That stings! Soju mixed with wasps is becoming a concern in South Korea
South Korean authorities have warned people who enjoy a rare flavour of soju not to mix wasps into their drinks. Mixing the insects into the nation's favourite alcohol is believed to be good for high blood pressure and diabetes.
Some people add other critters, such as centipedes and earthworms, to concoct their own soju health tonics. An illegal wasp-based soju shop in Hwaseong was found in February, according to South Korea’s special judicial police. The Ministry of Food and Drug Safety did not know how many people were making soju with wasps, but stressed people should be aware of what they should and should not eat.
What next: A ministry researcher said it was no more than a rumour that wasps could help restore health. He added, however, that it was also a subculture that had been around for a long time, and had worsened since people began sharing recipes and the product it online.
“That’s when we felt a need to warn people of the danger before it gets out of control,” the researcher said.
Bootleg booze claims dozens of lives in Indonesia as police hunt networks
Two dozen Indonesians have died after drinking bootleg alcohol, police said on Wednesday, marking the latest in a string of deaths linked to home-made liquor sold in the Muslim-majority country. A shop owner in Jakarta was arrested for selling the illegal booze at his herbal drink stall, with 16 deaths reported since Monday in the capital and the remaining eight fatalities were in Papua. Several others were in a critical condition in hospital. “[The drinks seller] confessed that he mixed pure alcohol with Coca Cola and an energy drink. He thought it would be safe, but apparently it killed people,” said South Jakarta police chief Indra Ja’far. Some of the deadly cocktails may have come from a single distributor who sold the booze to local merchants.
What next: Police are hunting down distributor networks. Indonesia is home to the world’s biggest Muslim population, but most practice a moderate form of Islam and alcohol is available in big cities. High taxes make alcohol expensive and it is hard to find in some rural areas. So many people, particularly poorly paid workers, turn to dangerous home brews. In 2016 at least 36 people died in Central Java after drinking a concoction.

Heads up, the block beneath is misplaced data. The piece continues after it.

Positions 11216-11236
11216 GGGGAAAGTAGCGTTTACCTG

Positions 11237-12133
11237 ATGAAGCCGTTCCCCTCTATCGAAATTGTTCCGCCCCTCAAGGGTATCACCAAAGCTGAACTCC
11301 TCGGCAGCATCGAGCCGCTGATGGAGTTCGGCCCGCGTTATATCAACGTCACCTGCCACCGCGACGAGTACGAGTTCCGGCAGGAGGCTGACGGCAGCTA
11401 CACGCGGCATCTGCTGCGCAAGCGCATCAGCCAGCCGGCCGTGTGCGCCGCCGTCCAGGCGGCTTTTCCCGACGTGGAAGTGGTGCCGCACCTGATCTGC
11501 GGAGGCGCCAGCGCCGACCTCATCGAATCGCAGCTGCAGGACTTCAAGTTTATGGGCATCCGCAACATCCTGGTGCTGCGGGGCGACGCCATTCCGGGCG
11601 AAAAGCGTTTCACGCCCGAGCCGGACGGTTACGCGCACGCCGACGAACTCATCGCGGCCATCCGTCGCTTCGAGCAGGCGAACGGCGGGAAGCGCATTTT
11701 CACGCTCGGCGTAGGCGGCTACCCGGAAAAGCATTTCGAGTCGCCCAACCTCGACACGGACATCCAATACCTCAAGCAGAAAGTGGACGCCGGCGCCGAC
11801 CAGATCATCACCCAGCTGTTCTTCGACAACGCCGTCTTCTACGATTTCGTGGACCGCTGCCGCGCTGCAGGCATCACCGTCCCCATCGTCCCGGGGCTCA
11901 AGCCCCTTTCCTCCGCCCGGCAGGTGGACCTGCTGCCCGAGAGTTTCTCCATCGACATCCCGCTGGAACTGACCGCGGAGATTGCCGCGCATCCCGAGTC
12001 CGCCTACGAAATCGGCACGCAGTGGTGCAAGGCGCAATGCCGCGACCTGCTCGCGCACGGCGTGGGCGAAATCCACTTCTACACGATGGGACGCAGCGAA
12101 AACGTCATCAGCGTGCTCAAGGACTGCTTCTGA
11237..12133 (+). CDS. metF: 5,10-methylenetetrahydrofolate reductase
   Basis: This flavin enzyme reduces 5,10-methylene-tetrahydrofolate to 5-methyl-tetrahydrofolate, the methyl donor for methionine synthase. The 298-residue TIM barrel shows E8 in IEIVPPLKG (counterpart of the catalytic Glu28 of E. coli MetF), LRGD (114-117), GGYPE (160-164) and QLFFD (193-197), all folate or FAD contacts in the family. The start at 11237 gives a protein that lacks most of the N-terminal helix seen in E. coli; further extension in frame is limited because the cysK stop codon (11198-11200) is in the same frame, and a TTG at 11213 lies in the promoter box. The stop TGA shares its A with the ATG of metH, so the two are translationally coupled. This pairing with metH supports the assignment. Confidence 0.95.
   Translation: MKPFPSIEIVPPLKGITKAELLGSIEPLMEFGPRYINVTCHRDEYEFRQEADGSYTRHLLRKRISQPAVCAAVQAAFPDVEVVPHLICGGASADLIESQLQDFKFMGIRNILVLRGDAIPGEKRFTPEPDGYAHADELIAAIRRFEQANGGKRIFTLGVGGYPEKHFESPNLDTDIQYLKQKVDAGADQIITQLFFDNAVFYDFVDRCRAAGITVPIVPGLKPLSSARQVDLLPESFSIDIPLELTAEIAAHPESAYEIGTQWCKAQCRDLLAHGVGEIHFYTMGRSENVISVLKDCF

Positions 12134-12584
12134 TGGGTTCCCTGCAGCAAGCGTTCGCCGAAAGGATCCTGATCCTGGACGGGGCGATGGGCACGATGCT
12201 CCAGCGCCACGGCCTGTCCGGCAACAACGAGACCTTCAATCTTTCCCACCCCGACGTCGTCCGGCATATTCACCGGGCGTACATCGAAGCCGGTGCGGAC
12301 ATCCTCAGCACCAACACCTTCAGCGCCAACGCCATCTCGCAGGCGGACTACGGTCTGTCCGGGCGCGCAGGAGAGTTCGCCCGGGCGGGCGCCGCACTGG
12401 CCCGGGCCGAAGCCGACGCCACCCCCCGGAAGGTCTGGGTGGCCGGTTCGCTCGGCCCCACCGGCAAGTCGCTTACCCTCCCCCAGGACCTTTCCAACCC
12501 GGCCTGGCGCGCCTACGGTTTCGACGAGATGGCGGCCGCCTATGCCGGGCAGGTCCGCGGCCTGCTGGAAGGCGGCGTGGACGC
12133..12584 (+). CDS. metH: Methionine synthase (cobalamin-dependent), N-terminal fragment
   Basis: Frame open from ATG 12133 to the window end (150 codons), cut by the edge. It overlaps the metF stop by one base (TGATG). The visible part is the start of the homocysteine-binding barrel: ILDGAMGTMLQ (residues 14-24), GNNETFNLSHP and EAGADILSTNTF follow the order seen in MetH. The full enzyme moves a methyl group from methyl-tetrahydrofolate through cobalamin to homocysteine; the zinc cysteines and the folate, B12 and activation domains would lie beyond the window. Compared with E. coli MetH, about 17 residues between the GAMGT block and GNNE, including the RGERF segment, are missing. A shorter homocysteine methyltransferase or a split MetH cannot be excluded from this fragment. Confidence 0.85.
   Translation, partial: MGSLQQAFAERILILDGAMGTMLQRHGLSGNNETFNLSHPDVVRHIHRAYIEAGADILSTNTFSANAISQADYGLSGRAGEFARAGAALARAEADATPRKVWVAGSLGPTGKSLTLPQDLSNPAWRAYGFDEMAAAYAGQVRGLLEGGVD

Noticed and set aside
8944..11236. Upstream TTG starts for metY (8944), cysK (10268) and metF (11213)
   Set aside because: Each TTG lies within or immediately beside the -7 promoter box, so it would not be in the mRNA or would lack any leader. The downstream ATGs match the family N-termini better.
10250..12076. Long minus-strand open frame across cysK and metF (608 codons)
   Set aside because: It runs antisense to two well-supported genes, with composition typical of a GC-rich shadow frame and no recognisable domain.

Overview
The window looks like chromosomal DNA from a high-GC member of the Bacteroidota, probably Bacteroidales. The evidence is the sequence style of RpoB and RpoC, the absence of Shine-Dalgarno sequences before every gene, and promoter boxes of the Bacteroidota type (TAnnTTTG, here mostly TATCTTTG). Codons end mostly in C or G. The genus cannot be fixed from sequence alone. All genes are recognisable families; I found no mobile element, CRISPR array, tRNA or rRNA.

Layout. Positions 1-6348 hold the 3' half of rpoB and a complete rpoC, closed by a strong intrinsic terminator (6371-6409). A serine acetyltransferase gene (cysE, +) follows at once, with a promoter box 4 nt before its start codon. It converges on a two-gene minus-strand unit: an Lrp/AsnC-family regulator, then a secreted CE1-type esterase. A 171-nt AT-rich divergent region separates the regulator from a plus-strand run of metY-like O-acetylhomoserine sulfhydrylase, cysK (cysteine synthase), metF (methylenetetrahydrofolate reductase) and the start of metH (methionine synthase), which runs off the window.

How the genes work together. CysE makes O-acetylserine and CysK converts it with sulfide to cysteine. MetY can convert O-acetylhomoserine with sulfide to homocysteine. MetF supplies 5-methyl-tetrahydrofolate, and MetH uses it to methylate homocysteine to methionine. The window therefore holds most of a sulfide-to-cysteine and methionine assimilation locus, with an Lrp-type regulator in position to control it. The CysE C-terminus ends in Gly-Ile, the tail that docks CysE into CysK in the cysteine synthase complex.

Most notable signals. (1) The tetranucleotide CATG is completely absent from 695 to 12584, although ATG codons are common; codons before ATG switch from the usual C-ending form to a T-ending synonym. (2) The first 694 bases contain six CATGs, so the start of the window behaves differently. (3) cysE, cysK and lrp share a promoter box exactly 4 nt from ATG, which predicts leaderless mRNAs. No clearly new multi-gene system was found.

A rash of deer bites leads Japan to issue feeding tips for tourists
Faced with a growing number of deer bite injuries, authorities in Japan’s Nara Park have issued tips on feeding the hundreds of animals. The park is home to more than 1,000 deer, which can even be found roaming the streets in search of special tasty crackers offered by tourists. But their cute demeanour can be deceptive and tourists are finding themselves surrounded by aggressive animals when they try to feed them. So authorities have created a sign that provided “A polite request from the deer”. It says when feeding the animals, small children should be accompanied by adults and “deer sign language” should be employed, showing both hands when feeding time is over.
What next: Park officials reiterated that the deer were
wild animals, which “get angry if people tease them”. “For example, if you keep them waiting when feeding, they can bite you … but not all tourists know they are wild, believing they are kept in the park,” the official said. The park welcomes 13 million visitors annually, but with a rise in tourism, the number of those injured by deer surged to a record 180 in the last financial year to March.
Malaysian university’s gay ‘conversion’ triggers fear of suicides
A contest at a leading Malaysian university seeking ideas to “convert” gay students sparked anger this week, with activists warning it could drive people to suicide. Organised by the Muslim Students Association at publicly-owned Universiti Sains Malaysia, it called for participants to create videos and posters as part of a campaign called “Back to Nature”. Amirah Sulaiman, an association member, said the programme was a “soft approach” to return members of the lesbian, gay, bisexual and transgender community to the “natural path”. “LGBT is like smoking – it is bad for health.”
What next: Homosexuality is taboo in the Muslim-majority country, which retains a ban on sodomy, punishable by up to 20 years in prison. Thilaga Sulathireh, founder of transgender rights group Justice for Sisters, said the university contest could “cause harm, such as anxiety, depression and suicide attempts”.
Don’t bother booking a trip to Boracay, it’s closed for six months
Philippine President Rodrigo Duterte approved the closure of the tourist destination of Boracay for up to six months after saying the island’s waters had become a “cesspool” due to overcrowding and development. He approved the shutdown starting April 26 in a Cabinet meeting on Wednesday after extensive discussions of its impact, including ways to help about 17,000 workers who may be displaced. “This is not about profit, it’s about the political will to deal with years of neglect of the environment,” said tourism undersecretary Frederick Alegre. “We need to act swiftly to save the island and avert its further deterioration.”
What next: More than 2 million tourists visited Boracay last year to enjoy its powdery beaches, spectacular sunsets and festive nightlife, generating about 56 billion pesos (US$1 billion) in revenue. The island can only sustain 30,000 people but accommodates 70,000 at any time, Alegre said, with many establishments using crude septic tanks for human waste. Philippine Airlines said it would reduce flights en route to airports serving as a gateway to the small island, about 315km south of Manila. ■■ Story, p. 16
Compiled by Edouard Morton